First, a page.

PCOS help – Karena’s testimonial
PCOS – the often undiagnosed barrier to optimal reproductive health.
PCOS, or polycystic ovarian syndrome, is said to be the leading cause of female infertility. However not all cases of PCOS are the same. Some women may struggle and need assistance to achieve successful pregnancy, while others are able to conceive naturally.
PCOS is a condition that is estimated to affect the hormone levels of one in ten women. These women are usually producing higher amounts of the hormone testosterone. Although generally considered to be a male hormone, testosterone is in fact normally present in women, but in lower amounts than is observed with PCOS. The elevation of this hormone, along with imbalances in female reproductive hormones accounts for many of the symptoms experienced by women with PCOS.
However there is no single test to identify PCOS. Instead, practitioners need to examine what’s been going on in a woman’s body. Usually, symptoms start to manifest soon after puberty, but because they may be attributed to other causes or go unnoticed, it is not unusual for PCOS to remain undiagnosed for some time.
In fact some women don’t realise they have PCOS until they are trying to conceive. The most common and obvious symptom of PCOS is in fact, irregular or missed periods. This is due to an imbalance in female sex hormones preventing the development and release of mature eggs. Without a mature egg, neither ovulation or pregnancy can occur.
Other symptoms may include: excessive weight gain especially on the waist area, fatigue, sleep apnea, excessive hair growth or hair loss, adult acne, skin tags in the armpits or neck area, mood disorders, pelvic pain, headaches, ovarian cysts, diabetes and infertility.
Even if ovulation occurs, an imbalance in hormones may prevent the lining of the uterus from developing properly to allow for implantation of the mature egg. Furthermore, if a woman with PCOS does become pregnant, studies have found an associated higher risk of pregnancy complications such as miscarriage, preeclampsia, gestational diabetes, premature delivery and high blood pressure during pregnancy. Babies born to women with PCOS are also more likely to be delivered via c-section.
Studies show that PCOS may run in families. It is not uncommon for sisters or a mother and daughter to be diagnosed. Although there is some genetic association, environmental factors during pregnancy appear to be key contributors to these generational influences. In fact, genetic expression of disease in general, appears to be more heavily influenced by environmental factors than by the genes themselves. With regards to PCOS, smoking and poor diet during pregnancy is associated with increased risk of PCOS development in a daughter exposed to these factors in-utero.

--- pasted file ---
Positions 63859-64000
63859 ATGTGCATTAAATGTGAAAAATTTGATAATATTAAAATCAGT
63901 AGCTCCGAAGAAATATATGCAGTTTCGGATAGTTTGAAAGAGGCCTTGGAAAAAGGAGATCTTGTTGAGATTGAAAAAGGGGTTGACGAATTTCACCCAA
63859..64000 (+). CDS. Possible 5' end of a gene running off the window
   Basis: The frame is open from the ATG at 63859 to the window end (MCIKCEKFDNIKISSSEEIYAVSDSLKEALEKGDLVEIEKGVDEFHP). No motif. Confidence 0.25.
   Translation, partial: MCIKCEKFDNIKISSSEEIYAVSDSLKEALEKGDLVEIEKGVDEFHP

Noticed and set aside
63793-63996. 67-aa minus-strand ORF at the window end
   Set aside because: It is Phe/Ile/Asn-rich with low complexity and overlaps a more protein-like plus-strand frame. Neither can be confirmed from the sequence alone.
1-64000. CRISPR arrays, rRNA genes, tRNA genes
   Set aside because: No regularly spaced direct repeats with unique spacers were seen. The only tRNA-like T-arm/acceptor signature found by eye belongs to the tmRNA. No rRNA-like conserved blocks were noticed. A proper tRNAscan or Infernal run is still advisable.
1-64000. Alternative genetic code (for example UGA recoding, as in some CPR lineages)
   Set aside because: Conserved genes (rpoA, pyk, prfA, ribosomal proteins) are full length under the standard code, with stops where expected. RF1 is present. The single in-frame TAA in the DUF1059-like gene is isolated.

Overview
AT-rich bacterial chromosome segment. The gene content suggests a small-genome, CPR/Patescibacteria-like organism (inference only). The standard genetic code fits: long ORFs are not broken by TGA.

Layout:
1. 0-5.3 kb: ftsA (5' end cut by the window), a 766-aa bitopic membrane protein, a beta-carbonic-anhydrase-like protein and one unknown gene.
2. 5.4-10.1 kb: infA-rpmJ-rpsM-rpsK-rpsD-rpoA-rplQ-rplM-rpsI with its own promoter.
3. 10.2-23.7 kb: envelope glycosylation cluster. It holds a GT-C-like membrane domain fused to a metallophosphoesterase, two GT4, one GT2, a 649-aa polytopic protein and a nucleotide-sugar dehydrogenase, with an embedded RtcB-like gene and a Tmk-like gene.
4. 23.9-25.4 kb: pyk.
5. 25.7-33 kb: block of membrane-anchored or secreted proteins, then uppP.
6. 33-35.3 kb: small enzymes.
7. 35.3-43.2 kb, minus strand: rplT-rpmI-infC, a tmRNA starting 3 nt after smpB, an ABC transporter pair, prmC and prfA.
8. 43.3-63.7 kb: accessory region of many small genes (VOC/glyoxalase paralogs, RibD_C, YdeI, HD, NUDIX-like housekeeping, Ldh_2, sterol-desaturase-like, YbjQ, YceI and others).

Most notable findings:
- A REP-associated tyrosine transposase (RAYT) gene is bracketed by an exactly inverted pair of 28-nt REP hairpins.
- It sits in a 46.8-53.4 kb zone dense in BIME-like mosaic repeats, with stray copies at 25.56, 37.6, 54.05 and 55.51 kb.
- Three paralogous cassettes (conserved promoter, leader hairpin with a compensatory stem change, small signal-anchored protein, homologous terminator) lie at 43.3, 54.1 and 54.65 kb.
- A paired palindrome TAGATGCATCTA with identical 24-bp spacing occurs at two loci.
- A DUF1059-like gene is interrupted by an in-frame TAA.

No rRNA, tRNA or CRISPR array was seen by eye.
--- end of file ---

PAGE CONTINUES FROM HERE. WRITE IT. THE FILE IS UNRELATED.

Clearly, addressing PCOS early, is important for women wanting to achieve healthy pregnancy. Mainstream medicine does not offer a ‘cure’ for PCOS, but prescribes medications that help reduce symptoms and health problems associated with the condition. Holistic practitioners, like myself, use nutrition, herbal medicine and lifestyle modification instead.
Improving carbohydrate metabolism, reducing insulin levels and increasing insulin sensitivity, through dietary modifications is an essential part of this approach. Although PCOS appears to be more common in women who have insulin resistance or who are obese, many diagnosed women are in fact quite lean. Those who do carry excessive weight may significantly improve hormonal and metabolic abnormalities by reducing their BMI. In fact weight loss associated with a healthy fertility diet and exercise appears to favour spontaneous ovulation and improve fertility rate in most clients.
However, improving the body’s metabolic health appears to be key to overcoming fertility challenges associated with PCOS, regardless of whether a woman is overweight or not.
All my PCOS clients need significant help to get their nutrition and exercise optimised, not only to improve metabolic health but also to protect their fertility. Careful attention needs to be given to diet and lifestyle changes to ensure other aspects of fertility are taken care of as well. It’s also important to remember the months prior to conception are an important preparation time for optimal pregnancy health as well as the future health of your unborn child.
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4. Smyka, M., B. Grzechocinska, and M. Wielgos, The role of lifestyle changes in the treatment of polycystic ovary syndrome. Neuro Endocrinol Lett, 2018. 38(8): p. 521-527.
5. Unluturk, U., et al., The Genetic Basis of the Polycystic Ovary Syndrome: A Literature Review Including Discussion of PPAR-gamma. PPAR research, 2007. 2007: p. 49109-49109.
6. Valgeirsdottir, H., et al., Prenatal exposures and birth indices, and subsequent risk of polycystic ovary syndrome: a national registry-based cohort study. BJOG: An International Journal of Obstetrics & Gynaecology, 2018.